I have called #PKMastery a swiss army knife for the network era because the concept is simple but the ways it can be used are almost limitless. Multinational companies, like Domino’s, are using the PKM framework for leadership development, ensuring senior staff improve their sense-making and media literacy skills. It is used in schools, universities, and by practitioners in many professions. While the concept of Seek > Sense > Share is relatively simple, developing mastery takes time. PKM is a discipline that requires practice.
A recent use for PKM is in supporting members of the Hearing First learning community:
“There is a solution for personal learning in the Digital Age: Personal Knowledge Mastery (or PKM). By incorporating PKM into our new age behavior, we’ll be able to accomplish the goals we have to improve ourselves and our listening and spoken language practice. You may have heard of personal knowledge management, but we don’t want to just manage knowledge. We want to master it.
The first step to personal knowledge mastery is the Seek-Sense-Share learning model. It was created by Harold Jarche, connected learning specialist, and it’s a concept that Hearing First supports for learning through our personal and professional networks. This learning model helps us make that data meaningful by being productive in our work and in the world of LSL.” —Hearing First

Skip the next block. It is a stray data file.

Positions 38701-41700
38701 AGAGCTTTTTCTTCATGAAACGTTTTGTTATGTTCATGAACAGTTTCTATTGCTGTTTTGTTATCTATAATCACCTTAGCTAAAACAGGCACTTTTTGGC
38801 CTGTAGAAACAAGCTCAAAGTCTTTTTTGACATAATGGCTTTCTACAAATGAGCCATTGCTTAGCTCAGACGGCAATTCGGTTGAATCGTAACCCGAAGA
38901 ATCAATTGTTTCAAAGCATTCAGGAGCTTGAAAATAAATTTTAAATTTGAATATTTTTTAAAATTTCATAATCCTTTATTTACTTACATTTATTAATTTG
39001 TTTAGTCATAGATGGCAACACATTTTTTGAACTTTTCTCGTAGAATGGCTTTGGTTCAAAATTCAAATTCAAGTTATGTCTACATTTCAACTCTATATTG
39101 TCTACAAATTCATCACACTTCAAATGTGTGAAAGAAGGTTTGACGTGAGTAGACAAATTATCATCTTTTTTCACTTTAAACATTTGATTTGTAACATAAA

In complex environments of connected people and multiple relationships, there are no best practices. However, general frameworks like PKM can provide a common foundation upon which to build contextually appropriate emergent practices. Hearing First is an example that I could not have foreseen. It emerged through the work of the Hearing First Team, as did the positive mental health project. In both cases the initiative came from previous participants in my workshops. These are designed to provide some grounding in the principles, examples, and an opportunity to practice. Mastery comes afterwards, through deliberate practice.
I can help organizations and individuals get started, with structured workshops, examples, resources, or guidance. But they have to do the heavy lifting. The ‘P’ in PKM stands for Personal. If how we focus our learning is not personal, then we will not learn. Those in leadership positions need to model good learning behaviour. They cannot off-load the work to a consultant or a technology vendor. In all the examples I have cited, the initiators first worked on self-mastery and then developed practices for their organizations. To learn is to do.
Yesterday, while I participated in the CIEDO conference in Barcelona, Stephen Billett made an interesting comment about the word ‘apprentice’. It comes from ‘prendre’ which in French means ‘to take’. He said that in some languages, learning is likened to stealing. It is up to the learner to take the initiative. For social learning to be effective, the individual must first engage with a community of practice, and then take the learning that is needed. The core concepts of PKM are there to be taken. I am here to help when needed.